Participation Trophies Mean Nothing
It’s been years since I got a Little League trophy.
And being the below-average player I was, the only reason I got it is that at our season-ending team dinner, the coach gave a trophy to everyone.
He even threw in some complimentary words about my contributions, which—to be honest—were scant. It was not a good year for me on the diamond.
I thought of that trophy recently when I saw a story claiming that participation trophies are a good idea and bolstered the writer’s self-esteem.
In further researching this topic, I came across a bevy of such stories. They included this two-year-old item about Pittsburgh Steelers linebacker James Harrison.
Harrison touched off a social media storm when he announced on Instagram that he would be sending back the trophies his six- and eight-year-old sons received “until they earn a real trophy.”
While the majority of parents applauded Harrison, it appears the sentiment hasn’t penetrated the corridors of those running youth leagues across the country.
Judging by occasional remarks I’ve heard from various states, participation trophies are still all the rage, along with a “we don’t keep score” ethic.
The funniest thing about that is who can tell you the score of supposedly non-scoring games: all the kids who are playing. The very ones who supposedly will have their tender feelings bruised if someone acknowledges there was a winner—and a loser.
The thing about a trophy is it is supposed to acknowledge something special. Regardless of whether it’s a game, an academic achievement, or another endeavor, it signifies accomplishment.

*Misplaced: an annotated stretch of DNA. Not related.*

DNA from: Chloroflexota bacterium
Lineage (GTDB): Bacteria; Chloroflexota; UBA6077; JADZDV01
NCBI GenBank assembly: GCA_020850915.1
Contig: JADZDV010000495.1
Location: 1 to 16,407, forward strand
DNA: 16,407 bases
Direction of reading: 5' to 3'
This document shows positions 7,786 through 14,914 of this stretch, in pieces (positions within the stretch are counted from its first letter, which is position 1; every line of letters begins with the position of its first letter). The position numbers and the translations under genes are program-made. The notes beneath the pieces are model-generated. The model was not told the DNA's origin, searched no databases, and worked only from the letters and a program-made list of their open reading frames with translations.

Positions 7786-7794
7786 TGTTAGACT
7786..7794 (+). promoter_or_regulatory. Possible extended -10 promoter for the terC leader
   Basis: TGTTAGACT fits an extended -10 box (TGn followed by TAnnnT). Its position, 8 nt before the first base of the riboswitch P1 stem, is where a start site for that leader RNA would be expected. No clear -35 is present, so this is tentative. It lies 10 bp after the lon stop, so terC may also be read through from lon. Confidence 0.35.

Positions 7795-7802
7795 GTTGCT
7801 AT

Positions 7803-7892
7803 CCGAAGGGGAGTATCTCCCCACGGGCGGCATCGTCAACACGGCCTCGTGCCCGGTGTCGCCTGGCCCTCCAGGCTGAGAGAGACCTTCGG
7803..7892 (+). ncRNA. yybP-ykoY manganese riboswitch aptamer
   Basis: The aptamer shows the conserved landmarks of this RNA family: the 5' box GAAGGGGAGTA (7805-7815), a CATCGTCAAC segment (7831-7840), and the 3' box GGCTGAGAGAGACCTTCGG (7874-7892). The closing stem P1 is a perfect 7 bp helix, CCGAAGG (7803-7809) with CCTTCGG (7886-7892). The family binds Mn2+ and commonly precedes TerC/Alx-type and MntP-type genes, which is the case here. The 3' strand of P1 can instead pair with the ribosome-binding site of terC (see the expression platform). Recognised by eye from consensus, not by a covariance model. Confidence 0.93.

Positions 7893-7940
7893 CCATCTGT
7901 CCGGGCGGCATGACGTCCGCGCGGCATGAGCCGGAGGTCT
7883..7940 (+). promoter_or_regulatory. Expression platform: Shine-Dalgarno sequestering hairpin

If everyone gets a trophy, then no one gets a trophy worth having. To draw a parallel, I have told a number of inexperienced writers, “You have to be sparing in your use of italics or exclamation points. If everything’s important, then nothing’s important.”
Now, I’m not against instructional leagues where the emphasis is more on teaching youngsters how to play the game than who wins.
And, I’ve seen out-of-control parents bellow at umpires and act as if their child’s future professional career is on the line because of a bad call.
But in trying to compensate for the irrational and over-the-top parents who place a premium on winning and forget about sportsmanship, I think we have overreacted.
This “everyone is special” idea has penetrated into other quarters of society, as exemplified by graduations for every level of kid-dom. Even for preschoolers.
What did the little tykes do to earn their diploma? Drink all their juice box without spilling it on their shirt? Learn that there are A-B-C’s, even if they can’t line them up yet? Or just act really nice?
I would suggest that those who want to treat everyone as special are the unkind ones. As David Brooks so aptly points out in The Road to Character, today’s self-esteem-oriented parents are raising a generation of self-centered kids who go on to become self-centered adults.
A number of commentators—The Washington Post’s George Will among them—have commented about all the “snowflakes” on college campuses.
Namely, students who are catastrophically injured by the very idea that someone might disagree with them. And demand “safe zones” where they can be protected from intellectual debate or opposing ideas.
Where do you think those snowflakes came from? It started with participation trophies and A’s for everyone. All that is doing is failing to prepare young people for the real world.